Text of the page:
FieldEx 2019: Pitting Religious Rebels against a Secularizing Monarchy in a Kinetic Simulation on Conflict Resolution by Lionel Oh (A’21)

by jtijssen
Apr 29

ALLIES hosted its annual FieldEx (Field Exercise for Peacekeeping and Stability Operations) on April 5th-6th, in North Kingstown, RI. FieldEx is a kinetic simulation organized by ALLIES undergraduate students, with support from the Institute for Global Leadership (IGL).

The scenario for this year’s edition featured a secularizing monarchy, the House of Kulak, and the state government struggling to contend with hardline religious rebels, the Matthians, for control. The event saw students from across the spectrum of academic disciplines involved in this dynamic, crisis exercise, to navigate political and armed conflicts not just between factions, but also within factions. Each faction also had to contend with resource distribution in its economy, as well as to grapple with escalation mechanics and tactical operations for attaining territorial control – all simulated on a paintball field. This was all happening amidst a substantial civilian population with their own agency and ambitions.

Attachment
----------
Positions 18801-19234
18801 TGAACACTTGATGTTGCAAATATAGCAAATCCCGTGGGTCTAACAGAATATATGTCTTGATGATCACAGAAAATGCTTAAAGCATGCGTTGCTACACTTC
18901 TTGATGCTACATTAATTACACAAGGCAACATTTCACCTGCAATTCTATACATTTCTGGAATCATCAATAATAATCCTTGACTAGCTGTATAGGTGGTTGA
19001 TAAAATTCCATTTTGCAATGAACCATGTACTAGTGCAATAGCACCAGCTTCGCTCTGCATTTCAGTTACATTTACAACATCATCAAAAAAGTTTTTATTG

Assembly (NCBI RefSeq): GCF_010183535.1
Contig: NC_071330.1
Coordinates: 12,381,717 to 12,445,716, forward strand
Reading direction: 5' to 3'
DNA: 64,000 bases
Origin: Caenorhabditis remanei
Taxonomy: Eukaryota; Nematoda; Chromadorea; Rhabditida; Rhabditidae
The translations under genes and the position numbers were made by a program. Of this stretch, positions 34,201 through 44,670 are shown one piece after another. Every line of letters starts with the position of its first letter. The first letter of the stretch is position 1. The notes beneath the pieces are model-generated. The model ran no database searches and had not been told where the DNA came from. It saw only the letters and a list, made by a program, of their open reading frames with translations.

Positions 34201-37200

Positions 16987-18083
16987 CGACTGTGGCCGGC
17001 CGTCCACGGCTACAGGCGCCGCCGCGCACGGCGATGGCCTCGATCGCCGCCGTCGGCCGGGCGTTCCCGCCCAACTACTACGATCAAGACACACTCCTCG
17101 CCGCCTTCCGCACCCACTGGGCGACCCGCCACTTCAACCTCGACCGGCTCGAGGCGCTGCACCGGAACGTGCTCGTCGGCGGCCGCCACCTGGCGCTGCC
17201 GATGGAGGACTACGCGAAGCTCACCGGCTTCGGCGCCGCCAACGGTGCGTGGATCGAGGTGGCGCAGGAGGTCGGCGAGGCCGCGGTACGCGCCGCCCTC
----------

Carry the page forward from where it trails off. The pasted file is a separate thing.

Over the course of the simulation, multiple developments occurred: the government was almost wiped out by the Matthians, a splintering happened within the Matthians, defections significantly altered the balance of power, and civilians found power in lending their weight to different leaders.

Aided by several helpful graduate advisors from Fletcher, FieldEx participants were advised on security operations, tactical maneuvers, conflict negotiation, and more. For 24 hours, students successfully took on personas motivated by values that the students themselves may or may not have related to. They forged new relationships, negotiated terms, and ultimately cleared their own paths in this learning experience.

FieldEx is valuable as a learning tool because it provides a rare opportunity for students to test out theoretical frameworks and observe the dynamics as they play out between armed and unarmed groups within a contained environment. Additionally, it provides an avenue for participants to practice their decision making and diplomatic skills in stressful situations, which is more effective for nurturing future leaders than a paper or tabletop simulation. Hopefully, with continued support from the IGL and ALLIES, the tradition of FieldEx will continue to educate Tufts students and challenge our conceptions of successful methods of peacekeeping.